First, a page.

So this has been quite a week, no? I'm just...ugh. Boston.
Tuesday's post had been scheduled months in advance, as most sponsored posts are, and I admit it was nice to stick my fingers in my ears and just post the blogging equivalent of LA LA LA LA LA LA ANYTHING ELSE. LET'S TALK ABOUT ANYTHING ELSE.
But it's been hard coming up with the next thing to say. Maybe because there just isn't anything to say.
My brother lives in Boston. Jason's brother lives in Boston. My nephew, his niece, our sister-in-law. They are fine. I feel stupid even bringing them up because they weren't anywhere in the vicinity of what happened on Monday, but...you know. It's the first place your brain goes.
The second place my personal brain goes is right back to the morning of 9/11. I was 24. Stuck in traffic on a bridge heading from D.C. to my office in Virginia, listening to the awful news unfold on the radio. Suddenly seeing black wisps of smoke in the sky on the horizon, down the Potomac. Realizing it was from the Pentagon. Realizing that nothing would ever, ever be the same again.
First Newtown, now Boston, both events with victims near the age of my own child, both events that leave me almost trembling at the daunting task of keeping my babies safe, of all the years ahead and all the terrible randomness of it all. And of course it won't ever stop. Eight years old or 29; that's still someone's baby and I just can't. I just can't even.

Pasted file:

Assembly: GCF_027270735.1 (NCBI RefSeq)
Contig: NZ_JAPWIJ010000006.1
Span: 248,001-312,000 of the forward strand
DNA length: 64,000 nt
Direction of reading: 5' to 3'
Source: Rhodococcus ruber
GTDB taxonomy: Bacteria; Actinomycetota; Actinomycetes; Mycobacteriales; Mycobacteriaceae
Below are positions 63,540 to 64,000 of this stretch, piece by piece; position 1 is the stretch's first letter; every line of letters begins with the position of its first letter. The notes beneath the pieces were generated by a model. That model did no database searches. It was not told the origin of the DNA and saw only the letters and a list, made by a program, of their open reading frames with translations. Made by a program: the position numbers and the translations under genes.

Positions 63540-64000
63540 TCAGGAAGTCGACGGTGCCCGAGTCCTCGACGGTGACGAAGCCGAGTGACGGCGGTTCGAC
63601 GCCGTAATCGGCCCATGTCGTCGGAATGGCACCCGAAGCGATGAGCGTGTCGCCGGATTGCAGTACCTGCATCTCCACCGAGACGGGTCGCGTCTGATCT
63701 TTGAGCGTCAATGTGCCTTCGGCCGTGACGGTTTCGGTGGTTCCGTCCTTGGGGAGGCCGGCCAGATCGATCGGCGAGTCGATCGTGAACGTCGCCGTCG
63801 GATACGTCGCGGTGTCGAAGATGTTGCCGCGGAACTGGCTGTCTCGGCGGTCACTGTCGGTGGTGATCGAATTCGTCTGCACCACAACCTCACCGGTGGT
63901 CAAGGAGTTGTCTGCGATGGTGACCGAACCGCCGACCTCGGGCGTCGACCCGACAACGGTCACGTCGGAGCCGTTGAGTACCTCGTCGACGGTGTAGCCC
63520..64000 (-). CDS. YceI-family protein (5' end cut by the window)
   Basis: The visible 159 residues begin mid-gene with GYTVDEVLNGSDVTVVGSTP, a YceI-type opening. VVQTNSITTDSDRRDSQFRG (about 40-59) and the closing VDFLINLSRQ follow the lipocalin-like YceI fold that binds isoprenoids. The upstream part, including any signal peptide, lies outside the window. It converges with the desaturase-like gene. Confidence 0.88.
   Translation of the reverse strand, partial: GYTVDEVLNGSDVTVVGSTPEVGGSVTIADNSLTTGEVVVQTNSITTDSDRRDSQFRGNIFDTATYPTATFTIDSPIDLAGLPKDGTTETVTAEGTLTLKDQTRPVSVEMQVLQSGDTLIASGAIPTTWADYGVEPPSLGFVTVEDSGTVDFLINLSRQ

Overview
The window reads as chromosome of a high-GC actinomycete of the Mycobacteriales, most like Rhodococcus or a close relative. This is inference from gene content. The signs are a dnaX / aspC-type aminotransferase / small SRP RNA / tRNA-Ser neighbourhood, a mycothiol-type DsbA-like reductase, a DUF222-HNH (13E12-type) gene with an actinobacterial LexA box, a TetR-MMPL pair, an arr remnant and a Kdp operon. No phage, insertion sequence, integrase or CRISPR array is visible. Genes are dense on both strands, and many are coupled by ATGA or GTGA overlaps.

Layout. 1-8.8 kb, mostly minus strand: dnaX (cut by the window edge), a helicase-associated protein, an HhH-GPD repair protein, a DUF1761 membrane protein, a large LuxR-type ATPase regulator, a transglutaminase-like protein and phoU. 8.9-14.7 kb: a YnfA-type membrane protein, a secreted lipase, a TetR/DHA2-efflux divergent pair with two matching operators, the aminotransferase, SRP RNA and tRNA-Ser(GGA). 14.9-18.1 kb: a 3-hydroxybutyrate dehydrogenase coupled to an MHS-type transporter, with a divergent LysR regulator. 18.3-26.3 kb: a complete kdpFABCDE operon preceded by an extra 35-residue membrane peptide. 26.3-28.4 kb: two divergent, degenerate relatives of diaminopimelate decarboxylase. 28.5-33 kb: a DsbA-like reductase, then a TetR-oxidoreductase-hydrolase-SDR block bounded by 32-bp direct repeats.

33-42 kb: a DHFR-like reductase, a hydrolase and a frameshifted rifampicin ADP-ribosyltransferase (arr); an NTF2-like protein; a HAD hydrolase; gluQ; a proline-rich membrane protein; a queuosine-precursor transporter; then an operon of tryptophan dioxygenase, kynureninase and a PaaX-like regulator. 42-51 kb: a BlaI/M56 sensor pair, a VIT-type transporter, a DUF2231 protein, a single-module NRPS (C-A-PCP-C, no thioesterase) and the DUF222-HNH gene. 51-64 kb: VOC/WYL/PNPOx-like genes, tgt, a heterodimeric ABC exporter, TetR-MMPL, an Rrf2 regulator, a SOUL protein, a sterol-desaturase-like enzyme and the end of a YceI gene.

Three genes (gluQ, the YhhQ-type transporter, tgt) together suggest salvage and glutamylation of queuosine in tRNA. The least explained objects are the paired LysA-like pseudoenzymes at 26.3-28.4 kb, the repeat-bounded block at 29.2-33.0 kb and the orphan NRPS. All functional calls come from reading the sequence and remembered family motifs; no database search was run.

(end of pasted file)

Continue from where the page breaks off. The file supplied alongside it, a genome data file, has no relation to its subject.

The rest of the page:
In the days following these things I get inundated with emails from "experts" pitching articles or offering interviews and tips on talking to your kids about what happened. The Mister Rogers "look for the helpers" quote (which I reread and repeat for my own grown-up sanity, actually) makes the rounds on Facebook.
My kids are all still at an age where...well, we just don't talk about it yet. They don't know about Aurora or Newtown or Boston, or any of the news stories that cause me to put my hand on my heart and turn away from the laptop screen. Noah still repeatedly asks if there "really is such thing as ROBBERS," because stealing is about the worst crime he can currently fathom. They don't know about the bad things that can happen, that can happen to innocent little kids, that mommies and daddies and policemen can't stop from happening. They watch my brow furrow as I thumb through news coverage on my phone and ask what game I'm playing. They indulge my need for extra hugs and laugh because "you're squeezing me too tight, Mom! let gooooo!"
Some day they'll have the moment that I did out on that bridge. That moment of shocking, mortal clarity where you just realize...everything. All of it. Just like that.
But not yet. Not this week. Not on my watch.